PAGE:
Author(s): Sandoval C, Walter SD, McGeer A, Simor AE, Bradley SF,
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Abstract Limited data identify the risk factors for infection with Enterobacteriaceae resistant to third-generation cephalosporins among residents of long-term-care facilities. Using a nested case-control study design, nursing home residents with clinical isolates of Enterobacteriaceae resistant to third-generation cephalosporins were compared to residents with isolates of Enterobacteriaceae susceptible to third-generation cephalosporins. Data were collected on antimicrobial drug exposure 10 weeks before detection of the isolates, facility-level demographics, hygiene facilities, and staffing levels. Logistic regression models were built to adjust for confounding variables. Twenty-seven case-residents were identified and compared to 85 controls. Exposure to any cephalosporin (adjusted odds ratio [OR] 4.0, 95\% confidence interval [CI] 1.2 to 13.6) and log percentage of residents using gastrostomy tubes within the nursing home (adjusted OR 3.9, 95\% CI 1.3 to 12.0) were associated with having a clinical isolate resistant to third-generation cephalosporins.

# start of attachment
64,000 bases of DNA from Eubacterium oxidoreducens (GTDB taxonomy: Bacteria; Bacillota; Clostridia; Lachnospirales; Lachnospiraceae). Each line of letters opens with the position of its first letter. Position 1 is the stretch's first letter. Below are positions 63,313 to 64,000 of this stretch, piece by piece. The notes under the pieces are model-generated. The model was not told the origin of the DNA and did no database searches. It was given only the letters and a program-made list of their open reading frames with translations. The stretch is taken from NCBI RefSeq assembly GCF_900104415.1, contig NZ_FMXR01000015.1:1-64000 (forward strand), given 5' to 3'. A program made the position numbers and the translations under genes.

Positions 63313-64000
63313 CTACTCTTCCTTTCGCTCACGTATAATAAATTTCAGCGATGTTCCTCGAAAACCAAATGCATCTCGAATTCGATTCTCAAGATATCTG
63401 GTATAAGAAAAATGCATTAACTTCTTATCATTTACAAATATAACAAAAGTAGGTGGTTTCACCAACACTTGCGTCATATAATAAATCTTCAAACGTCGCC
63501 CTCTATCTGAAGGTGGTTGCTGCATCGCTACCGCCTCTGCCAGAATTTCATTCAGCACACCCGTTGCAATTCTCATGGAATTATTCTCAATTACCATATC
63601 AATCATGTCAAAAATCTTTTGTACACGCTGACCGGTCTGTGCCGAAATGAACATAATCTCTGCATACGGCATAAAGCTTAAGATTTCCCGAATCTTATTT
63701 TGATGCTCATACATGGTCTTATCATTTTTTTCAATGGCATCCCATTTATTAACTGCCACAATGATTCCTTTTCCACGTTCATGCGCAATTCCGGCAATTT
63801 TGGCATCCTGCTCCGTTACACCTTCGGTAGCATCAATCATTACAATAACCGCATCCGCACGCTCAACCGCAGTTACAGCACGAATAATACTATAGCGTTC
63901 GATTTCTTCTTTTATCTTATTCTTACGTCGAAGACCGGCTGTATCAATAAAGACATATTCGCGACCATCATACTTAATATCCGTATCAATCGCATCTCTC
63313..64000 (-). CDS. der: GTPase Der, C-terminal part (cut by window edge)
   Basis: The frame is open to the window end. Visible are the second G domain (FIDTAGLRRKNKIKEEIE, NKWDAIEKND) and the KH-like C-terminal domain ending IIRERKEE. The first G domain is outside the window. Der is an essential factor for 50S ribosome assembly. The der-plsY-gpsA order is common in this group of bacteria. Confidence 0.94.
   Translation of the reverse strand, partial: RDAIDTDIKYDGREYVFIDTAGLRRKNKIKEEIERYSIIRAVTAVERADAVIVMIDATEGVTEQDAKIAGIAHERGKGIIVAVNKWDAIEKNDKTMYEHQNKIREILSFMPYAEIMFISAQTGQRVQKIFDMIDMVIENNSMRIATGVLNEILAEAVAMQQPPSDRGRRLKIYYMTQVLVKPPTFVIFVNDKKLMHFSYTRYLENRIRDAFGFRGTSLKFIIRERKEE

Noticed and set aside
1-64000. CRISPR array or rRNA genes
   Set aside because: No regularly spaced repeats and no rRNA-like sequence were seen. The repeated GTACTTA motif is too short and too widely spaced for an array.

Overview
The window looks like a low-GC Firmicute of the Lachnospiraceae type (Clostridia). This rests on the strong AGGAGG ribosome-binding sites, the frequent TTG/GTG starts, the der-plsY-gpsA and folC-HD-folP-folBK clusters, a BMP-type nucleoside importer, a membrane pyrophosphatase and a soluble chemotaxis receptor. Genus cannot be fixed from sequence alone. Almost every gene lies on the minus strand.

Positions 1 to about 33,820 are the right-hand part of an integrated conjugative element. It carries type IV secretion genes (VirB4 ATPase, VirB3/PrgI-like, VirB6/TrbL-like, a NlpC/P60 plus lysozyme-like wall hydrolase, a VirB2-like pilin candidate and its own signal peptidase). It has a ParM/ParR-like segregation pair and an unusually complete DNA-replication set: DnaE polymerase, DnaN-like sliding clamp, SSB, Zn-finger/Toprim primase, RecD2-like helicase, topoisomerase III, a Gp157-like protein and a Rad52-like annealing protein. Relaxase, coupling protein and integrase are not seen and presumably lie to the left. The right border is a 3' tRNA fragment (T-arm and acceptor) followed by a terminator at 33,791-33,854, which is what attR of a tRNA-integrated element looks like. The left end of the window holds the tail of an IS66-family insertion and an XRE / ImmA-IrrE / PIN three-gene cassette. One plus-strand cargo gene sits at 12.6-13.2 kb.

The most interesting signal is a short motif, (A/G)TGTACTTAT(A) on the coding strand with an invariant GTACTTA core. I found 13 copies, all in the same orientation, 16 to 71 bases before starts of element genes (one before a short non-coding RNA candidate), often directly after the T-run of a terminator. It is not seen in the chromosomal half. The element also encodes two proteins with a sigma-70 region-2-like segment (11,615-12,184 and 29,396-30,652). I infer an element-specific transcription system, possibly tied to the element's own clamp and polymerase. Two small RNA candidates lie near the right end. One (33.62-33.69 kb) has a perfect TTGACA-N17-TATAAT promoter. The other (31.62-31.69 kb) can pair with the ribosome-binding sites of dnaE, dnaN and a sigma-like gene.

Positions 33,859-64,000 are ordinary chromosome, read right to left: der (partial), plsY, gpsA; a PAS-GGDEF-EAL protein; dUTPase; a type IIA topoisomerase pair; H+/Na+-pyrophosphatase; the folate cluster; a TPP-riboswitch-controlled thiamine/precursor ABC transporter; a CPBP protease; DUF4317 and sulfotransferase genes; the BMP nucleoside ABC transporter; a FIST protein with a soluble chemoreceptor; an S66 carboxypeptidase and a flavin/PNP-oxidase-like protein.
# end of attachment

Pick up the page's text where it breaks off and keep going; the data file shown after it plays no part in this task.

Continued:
This article was published in Emerg Infect Dis
and referenced in Journal of Infectious Diseases and Diagnosis